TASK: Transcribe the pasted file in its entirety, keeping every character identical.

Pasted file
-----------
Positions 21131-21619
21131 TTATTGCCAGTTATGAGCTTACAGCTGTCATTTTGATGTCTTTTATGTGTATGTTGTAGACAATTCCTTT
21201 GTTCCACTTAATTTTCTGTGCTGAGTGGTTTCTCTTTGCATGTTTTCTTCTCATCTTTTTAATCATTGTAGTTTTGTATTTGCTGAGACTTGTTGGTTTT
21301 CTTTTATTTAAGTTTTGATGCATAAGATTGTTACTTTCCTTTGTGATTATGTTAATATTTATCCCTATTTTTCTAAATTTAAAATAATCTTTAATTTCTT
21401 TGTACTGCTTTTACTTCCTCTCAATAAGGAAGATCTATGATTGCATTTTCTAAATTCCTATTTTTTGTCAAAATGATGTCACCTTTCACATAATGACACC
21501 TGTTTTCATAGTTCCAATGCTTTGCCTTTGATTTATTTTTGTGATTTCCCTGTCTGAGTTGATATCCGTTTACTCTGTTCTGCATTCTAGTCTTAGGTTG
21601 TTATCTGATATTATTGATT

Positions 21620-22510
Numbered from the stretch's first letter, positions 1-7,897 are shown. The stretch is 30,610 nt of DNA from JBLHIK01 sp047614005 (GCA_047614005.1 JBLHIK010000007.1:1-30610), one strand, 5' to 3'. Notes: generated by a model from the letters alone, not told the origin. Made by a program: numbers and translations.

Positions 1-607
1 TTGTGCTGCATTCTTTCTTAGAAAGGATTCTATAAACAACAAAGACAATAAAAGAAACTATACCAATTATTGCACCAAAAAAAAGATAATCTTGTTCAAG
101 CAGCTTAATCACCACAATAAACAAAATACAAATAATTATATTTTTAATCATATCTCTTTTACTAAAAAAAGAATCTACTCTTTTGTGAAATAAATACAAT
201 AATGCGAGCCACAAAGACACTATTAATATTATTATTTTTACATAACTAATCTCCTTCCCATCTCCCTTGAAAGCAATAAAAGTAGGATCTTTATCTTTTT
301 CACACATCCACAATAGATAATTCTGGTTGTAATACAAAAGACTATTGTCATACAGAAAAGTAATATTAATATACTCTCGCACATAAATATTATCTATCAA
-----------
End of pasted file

Positions 21131-21619
21131 TTATTGCCAGTTATGAGCTTACAGCTGTCATTTTGATGTCTTTTATGTGTATGTTGTAGACAATTCCTTT
21201 GTTCCACTTAATTTTCTGTGCTGAGTGGTTTCTCTTTGCATGTTTTCTTCTCATCTTTTTAATCATTGTAGTTTTGTATTTGCTGAGACTTGTTGGTTTT
21301 CTTTTATTTAAGTTTTGATGCATAAGATTGTTACTTTCCTTTGTGATTATGTTAATATTTATCCCTATTTTTCTAAATTTAAAATAATCTTTAATTTCTT
21401 TGTACTGCTTTTACTTCCTCTCAATAAGGAAGATCTATGATTGCATTTTCTAAATTCCTATTTTTTGTCAAAATGATGTCACCTTTCACATAATGACACC
21501 TGTTTTCATAGTTCCAATGCTTTGCCTTTGATTTATTTTTGTGATTTCCCTGTCTGAGTTGATATCCGTTTACTCTGTTCTGCATTCTAGTCTTAGGTTG
21601 TTATCTGATATTATTGATT

Positions 21620-22510
Numbered from the stretch's first letter, positions 1-7,897 are shown. The stretch is 30,610 nt of DNA from JBLHIK01 sp047614005 (GCA_047614005.1 JBLHIK010000007.1:1-30610), one strand, 5' to 3'. Notes: generated by a model from the letters alone, not told the origin. Made by a program: numbers and translations.

Positions 1-607
1 TTGTGCTGCATTCTTTCTTAGAAAGGATTCTATAAACAACAAAGACAATAAAAGAAACTATACCAATTATTGCACCAAAAAAAAGATAATCTTGTTCAAG
101 CAGCTTAATCACCACAATAAACAAAATACAAATAATTATATTTTTAATCATATCTCTTTTACTAAAAAAAGAATCTACTCTTTTGTGAAATAAATACAAT
201 AATGCGAGCCACAAAGACACTATTAATATTATTATTTTTACATAACTAATCTCCTTCCCATCTCCCTTGAAAGCAATAAAAGTAGGATCTTTATCTTTTT
301 CACACATCCACAATAGATAATTCTGGTTGTAATACAAAAGACTATTGTCATACAGAAAAGTAATATTAATATACTCTCGCACATAAATATTATCTATCAA